note on her desk that says ‘Nancy, Bigo was here, you bitch.’” 2 See Exhibit 5.

The note described in Exhibit 5 by the defendant, was subsequently found, among others,

in the Speaker’s Office. See Exhibits 6–7.

2
Any transcriptions of the defendant’s recorded statements are made in good faith to the best of the
government’s ability, and the recordings themselves have been provided as exhibits.

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Exhibit 6

Exhibit 7

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The government’s investigation has also revealed that, after leaving the Speaker’s Office,

the defendant proceeded to the Rotunda. There, the defendant confronted law enforcement officers

who were attempting to clear the Capitol by directing rioters to the Rotunda and its outside exit

and guarding the wings of the Capitol from further intrusion by rioters. Specifically, footage

recorded by body worn cameras worn by Metropolitan Police Department officers shows the

defendant aggressively demanding either to be allowed to go back to the Speaker’s Office,

purportedly to get the American flag he left there, or that an officer leave their post, retrieve his

flag, and bring it to him. At one point during the confrontation, which lasts several minutes, as an

officer attempts to press him back, the defendant can be seen gripping the stun gun device, which

is under his clothing at his waist. See Exhibits 8–9.

Exhibit 8

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Exhibit 9

When a melee breaks out between a different rioter and officer on the same police line, the

defendant is seen yelling and waving his hand in the air inviting the crowd behind him forward.

When the officers do not relent in the face of his repeated demands, the defendant states, “Y’all

better get my flag, I’m gonna bring ‘em in, they’ll shove you right through here if I don’t get my

flag. It’s in Nancy Pelosi’s office . . . it’s going to get really bad, I’m telling you . . . hey, we’re

fixing to call them in brother, GET MY FUCKING FLAG.” See Exhibit 10. The interaction ends

when the crowd surges toward the police line and, apparently, tear gas is deployed. All of this

after the defendant has already intruded deep into the Capitol, planted his feet on the Speaker’s

desk, and left her a frightening and angry message.

Twenty minutes or so later, the defendant is again captured on body worn camera. By this

time, he has removed his shirt and is carrying the stun gun device, which has been extended to the

length of a walking stick, in his hand. He approaches a line of police officers and shouts, “We’re

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American citizens, we’re patriots. Your boys maced me. This is my house, y’all maced me in my

own house. This is gonna get real bad, not necessarily today, we’re going to calm down and leave,

but y’all gotta remember something. Y’all gotta pick a fucking side. This civil war, this isn’t ‘oh,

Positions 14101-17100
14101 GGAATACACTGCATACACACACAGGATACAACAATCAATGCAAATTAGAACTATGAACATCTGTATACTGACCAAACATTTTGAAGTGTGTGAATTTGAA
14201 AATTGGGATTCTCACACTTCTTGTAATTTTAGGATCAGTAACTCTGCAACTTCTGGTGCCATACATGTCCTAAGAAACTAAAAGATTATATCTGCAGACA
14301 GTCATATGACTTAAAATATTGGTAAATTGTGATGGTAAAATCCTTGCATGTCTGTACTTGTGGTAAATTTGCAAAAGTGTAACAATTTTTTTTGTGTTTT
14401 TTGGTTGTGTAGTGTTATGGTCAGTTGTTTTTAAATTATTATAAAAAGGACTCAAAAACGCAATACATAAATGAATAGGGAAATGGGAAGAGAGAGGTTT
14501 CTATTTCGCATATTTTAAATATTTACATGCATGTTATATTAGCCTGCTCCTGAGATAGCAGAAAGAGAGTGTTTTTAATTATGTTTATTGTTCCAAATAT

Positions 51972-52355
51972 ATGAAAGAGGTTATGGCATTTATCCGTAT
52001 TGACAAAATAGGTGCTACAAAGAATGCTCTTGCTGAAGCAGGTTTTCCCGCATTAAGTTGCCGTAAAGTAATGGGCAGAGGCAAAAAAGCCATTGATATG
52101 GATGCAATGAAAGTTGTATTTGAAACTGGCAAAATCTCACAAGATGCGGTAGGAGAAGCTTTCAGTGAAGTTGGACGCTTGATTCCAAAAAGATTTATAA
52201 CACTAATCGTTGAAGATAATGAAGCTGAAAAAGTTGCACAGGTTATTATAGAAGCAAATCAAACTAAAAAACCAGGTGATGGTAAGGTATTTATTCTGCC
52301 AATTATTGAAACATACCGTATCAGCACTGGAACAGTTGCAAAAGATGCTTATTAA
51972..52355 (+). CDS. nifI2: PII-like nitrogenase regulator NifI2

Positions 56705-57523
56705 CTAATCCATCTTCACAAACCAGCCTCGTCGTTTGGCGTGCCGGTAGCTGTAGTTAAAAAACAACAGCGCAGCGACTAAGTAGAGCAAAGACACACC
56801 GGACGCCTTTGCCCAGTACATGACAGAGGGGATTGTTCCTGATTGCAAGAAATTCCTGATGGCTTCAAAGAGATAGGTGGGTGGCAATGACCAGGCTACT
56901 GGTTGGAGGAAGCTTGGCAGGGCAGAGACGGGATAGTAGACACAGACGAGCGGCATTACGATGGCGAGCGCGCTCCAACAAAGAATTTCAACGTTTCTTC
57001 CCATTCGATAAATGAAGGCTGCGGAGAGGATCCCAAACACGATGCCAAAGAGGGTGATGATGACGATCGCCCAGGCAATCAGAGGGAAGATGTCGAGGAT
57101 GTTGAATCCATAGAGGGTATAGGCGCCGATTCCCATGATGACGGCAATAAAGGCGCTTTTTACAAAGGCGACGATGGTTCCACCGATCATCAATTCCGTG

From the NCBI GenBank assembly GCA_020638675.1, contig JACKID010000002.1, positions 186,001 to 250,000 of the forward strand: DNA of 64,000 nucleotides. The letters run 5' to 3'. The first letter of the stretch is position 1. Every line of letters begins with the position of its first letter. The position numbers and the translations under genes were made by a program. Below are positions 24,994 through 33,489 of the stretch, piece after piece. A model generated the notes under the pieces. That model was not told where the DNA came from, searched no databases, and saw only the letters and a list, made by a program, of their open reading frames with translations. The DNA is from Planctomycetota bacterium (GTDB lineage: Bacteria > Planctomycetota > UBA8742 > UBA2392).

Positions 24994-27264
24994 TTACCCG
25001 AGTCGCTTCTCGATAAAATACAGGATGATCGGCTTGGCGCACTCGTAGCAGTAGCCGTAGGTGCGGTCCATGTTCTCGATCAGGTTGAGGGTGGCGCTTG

somebody broke the law’—the fucking Communists have declared war on us, boys.” See Exhibit

11.

At some point before leaving the Capitol grounds on January 6, 2021, the defendant used

a bullhorn to give a speech to the crowd, declaring to loud cheers, “We took back our house, and

I took Nancy Pelosi’s office!” He then gloated about his action of leaving a note for the

Congresswoman, addressed her once again in disturbing terms, and, finally, initiated a chant of,

“Our House.” See Exhibit 12.

B. Weight of the Evidence

The overwhelming weight of the evidence against the defendant likewise favors detention.

The defendant is featured in high-quality photographs, surveillance footage, and body worn

camera footage in and around the U.S. Capitol, expressing his intent to obstruct the Constitutional

proceedings occurring there and his glee that he “took” Nancy Pelosi’s office. 3 The stun gun

device is visible in multiple photos and videos spanning the defendant’s time in and around the

U.S. Capitol, as well as in surveillance video where he discharges it at his hotel bar the night

3
The defendant, who loudly and repeatedly bragged about his aggressive incursion into the Capitol on January
6th, now suggests to the Court that he entered the Capitol unwillingly. See Def.’s Mot. at 9. The government continues
to investigate the exact manner of the defendant’s entry into the Capitol, but has recently identified surveillance video
appearing to show him entering through the Rotunda door at approximately 2:43 p.m. The video shows the defendant
appearing to stumble upon entry, but that is attributable to unlawfully entering as part of a frenzied mob rather than
any hesitation or unwillingness on the defendant’s part, which is further belied by the totality of his conduct.

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before. Indeed, the fact that he purchased the device on December 31, 2020, indicates that he

bought it precisely for his criminal activity in the District on January 6, 2021. 4